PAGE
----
Breaking up is hard to do: conferences are hard to end. This is particularly the case for a big one Ike the ABA TechShow which has around 2000 delegates and extends into a third day on a Saturday morning. It is difficult to stop people drifting off and a sense of the event winding down. To counter this potentially depresssing effect, we got a plenary discussion and a couple of quick fire very practical sessions – one, in the session I atttended, on 60 apps worth having and the other – in a closing plenary – on 60 practical tips.
The two quickfire sessions kept the interest even of those who appeared to have an enjoyable St Patrick’s night celebration the evening before. They explored in a very practical way one of the issues raised in the plenary – there is much that can be done with existing technology and resources: as someone said, ‘the future is now’. Many of the tech tools that can revolutionise practice are generally available, widely used already and do not relate specifically to law – still less are they arcane variants of high tech artificial intelligence.
The slides from the two sessions are available at #abatechshow and retweeted @lawtech_a2j. The include coverage of specialist practice management software like Clio, rocketmatter and mycase; passive time recording resources such as Aderant and Chrometa; various online intake programmes.
However, most of the other programmes are generic. They include task tracking applications like todolist; online collaboration facilities through G Suite or Microsoft Office; online signature tools; capacities to scan documents from your phone; automated work flow facilitators like Microsoft Flow; virtual administrative support as extolled on day one; automated editing: and cloud-based note provision like Evernote.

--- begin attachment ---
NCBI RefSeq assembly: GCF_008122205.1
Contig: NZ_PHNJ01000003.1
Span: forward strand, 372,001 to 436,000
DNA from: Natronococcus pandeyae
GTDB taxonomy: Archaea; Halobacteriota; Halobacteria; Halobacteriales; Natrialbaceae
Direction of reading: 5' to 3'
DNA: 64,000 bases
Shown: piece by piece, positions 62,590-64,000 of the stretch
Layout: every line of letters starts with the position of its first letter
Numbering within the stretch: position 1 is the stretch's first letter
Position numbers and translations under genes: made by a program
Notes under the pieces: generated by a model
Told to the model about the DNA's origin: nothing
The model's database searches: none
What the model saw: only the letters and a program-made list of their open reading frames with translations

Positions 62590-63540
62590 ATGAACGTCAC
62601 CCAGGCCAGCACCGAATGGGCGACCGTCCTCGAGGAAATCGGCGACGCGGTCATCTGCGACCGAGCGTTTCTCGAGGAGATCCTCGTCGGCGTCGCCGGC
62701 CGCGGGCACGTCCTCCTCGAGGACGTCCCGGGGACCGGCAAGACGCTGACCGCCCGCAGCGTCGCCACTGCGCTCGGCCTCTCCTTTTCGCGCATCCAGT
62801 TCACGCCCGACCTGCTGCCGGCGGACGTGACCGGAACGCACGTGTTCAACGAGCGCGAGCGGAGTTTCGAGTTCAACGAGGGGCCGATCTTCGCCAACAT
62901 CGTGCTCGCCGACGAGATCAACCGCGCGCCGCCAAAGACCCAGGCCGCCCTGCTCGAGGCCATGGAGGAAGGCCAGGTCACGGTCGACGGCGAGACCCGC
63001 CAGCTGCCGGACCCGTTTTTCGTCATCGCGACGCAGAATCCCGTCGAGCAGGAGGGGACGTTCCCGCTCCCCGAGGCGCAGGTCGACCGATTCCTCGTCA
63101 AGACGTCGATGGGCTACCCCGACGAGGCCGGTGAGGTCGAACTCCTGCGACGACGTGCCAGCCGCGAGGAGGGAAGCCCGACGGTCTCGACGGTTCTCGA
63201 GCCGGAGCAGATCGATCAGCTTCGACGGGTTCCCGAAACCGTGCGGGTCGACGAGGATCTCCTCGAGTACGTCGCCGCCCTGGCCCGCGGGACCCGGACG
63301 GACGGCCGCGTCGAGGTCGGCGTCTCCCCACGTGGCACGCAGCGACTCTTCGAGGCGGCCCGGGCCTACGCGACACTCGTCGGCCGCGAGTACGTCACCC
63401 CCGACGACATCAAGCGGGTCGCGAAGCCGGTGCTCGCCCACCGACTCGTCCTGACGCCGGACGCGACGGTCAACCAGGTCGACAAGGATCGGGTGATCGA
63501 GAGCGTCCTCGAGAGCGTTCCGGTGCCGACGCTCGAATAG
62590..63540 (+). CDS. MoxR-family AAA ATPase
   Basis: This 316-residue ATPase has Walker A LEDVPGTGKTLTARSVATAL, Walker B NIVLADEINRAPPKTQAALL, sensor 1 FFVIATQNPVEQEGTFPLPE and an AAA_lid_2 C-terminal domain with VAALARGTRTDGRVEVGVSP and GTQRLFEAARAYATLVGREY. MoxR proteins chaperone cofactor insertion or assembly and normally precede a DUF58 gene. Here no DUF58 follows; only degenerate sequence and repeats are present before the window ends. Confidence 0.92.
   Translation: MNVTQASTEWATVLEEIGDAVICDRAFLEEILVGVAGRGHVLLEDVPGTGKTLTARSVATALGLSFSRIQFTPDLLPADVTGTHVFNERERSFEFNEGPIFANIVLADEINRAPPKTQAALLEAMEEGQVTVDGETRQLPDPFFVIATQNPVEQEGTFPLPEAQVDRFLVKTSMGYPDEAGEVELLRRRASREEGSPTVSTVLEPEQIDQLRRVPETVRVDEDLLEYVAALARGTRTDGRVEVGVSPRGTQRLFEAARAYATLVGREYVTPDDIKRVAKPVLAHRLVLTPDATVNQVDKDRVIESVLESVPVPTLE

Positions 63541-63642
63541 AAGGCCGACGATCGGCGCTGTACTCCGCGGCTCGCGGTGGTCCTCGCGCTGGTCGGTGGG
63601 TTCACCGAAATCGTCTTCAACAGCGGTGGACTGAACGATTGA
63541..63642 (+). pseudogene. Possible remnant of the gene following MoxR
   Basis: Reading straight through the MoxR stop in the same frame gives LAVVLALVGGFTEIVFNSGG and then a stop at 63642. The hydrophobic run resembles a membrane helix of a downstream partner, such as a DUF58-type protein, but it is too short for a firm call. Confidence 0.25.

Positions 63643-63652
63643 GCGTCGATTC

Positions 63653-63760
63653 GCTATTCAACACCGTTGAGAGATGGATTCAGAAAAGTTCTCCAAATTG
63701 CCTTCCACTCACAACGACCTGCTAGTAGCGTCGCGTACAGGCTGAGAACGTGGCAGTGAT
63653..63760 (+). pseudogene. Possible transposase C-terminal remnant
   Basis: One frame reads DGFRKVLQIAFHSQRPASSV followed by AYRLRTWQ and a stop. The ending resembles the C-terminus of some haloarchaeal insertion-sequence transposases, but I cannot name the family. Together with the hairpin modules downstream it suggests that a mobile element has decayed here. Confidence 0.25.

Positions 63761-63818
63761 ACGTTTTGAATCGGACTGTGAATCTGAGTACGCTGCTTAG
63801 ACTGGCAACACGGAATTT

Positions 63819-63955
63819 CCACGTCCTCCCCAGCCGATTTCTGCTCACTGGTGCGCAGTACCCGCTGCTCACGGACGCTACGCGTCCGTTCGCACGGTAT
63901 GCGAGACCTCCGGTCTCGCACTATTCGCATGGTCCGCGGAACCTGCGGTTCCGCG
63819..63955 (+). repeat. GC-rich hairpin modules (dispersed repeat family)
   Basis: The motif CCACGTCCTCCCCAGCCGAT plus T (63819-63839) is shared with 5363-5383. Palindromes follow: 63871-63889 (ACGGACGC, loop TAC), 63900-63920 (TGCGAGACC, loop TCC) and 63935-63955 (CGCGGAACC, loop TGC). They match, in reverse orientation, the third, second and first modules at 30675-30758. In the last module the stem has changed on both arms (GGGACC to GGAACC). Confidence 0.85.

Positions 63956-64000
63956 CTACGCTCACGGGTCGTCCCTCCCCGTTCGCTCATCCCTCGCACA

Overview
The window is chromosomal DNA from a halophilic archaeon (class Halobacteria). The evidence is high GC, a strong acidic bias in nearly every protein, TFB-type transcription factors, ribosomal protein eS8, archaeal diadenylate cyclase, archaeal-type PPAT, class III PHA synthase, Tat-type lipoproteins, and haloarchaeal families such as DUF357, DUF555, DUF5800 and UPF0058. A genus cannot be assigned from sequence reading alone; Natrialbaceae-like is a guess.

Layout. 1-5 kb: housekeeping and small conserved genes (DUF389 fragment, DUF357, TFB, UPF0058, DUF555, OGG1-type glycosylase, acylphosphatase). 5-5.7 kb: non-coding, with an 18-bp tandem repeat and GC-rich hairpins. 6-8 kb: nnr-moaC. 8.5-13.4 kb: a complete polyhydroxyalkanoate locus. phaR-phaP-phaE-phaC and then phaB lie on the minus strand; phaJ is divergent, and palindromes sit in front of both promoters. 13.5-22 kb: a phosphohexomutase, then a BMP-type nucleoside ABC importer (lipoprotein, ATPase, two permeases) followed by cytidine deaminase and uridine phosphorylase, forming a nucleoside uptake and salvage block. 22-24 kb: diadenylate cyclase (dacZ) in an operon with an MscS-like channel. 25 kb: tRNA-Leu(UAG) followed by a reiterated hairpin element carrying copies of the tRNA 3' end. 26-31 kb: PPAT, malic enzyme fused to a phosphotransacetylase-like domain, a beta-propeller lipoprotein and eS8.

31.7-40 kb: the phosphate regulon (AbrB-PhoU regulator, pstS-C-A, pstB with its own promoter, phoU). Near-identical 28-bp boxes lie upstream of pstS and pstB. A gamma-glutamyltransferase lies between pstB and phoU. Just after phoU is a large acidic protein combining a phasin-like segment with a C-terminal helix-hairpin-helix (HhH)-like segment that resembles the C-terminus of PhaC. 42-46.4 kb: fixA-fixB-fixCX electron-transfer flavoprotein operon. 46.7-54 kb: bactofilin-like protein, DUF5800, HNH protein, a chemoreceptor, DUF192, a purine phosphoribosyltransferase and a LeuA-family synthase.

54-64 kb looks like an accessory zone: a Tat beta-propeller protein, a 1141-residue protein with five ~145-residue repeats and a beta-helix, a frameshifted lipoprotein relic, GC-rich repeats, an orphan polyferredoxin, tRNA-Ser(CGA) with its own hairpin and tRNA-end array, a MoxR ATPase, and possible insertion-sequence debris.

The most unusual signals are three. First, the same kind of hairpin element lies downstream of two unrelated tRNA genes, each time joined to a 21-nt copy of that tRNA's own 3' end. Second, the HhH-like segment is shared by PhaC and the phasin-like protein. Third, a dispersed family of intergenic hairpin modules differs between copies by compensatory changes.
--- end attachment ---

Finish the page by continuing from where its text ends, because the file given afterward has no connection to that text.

Throw these into a package with robust video conferencing facility like Skype for business and the majority of small practices on both sides of the Atlantic would be transformed. Their combined effect would allow a small startup practice to look as professsionally inviting as a long and conventionally established firm. A firm of any size would have the tools to outwit geography and establish a jurisdiction wide catchment area. Back office costs could be drastically reduced.
A final lesson from the conference may be that such ultimately transformative technology can be introduced as a Big Bang or in a way that is incremental, unthreatening and in pace with the way that practitioners will be adjusting to its use in their private lives. The ABA did a great job in bringing this message home. Time for own Law Society to show what it can do,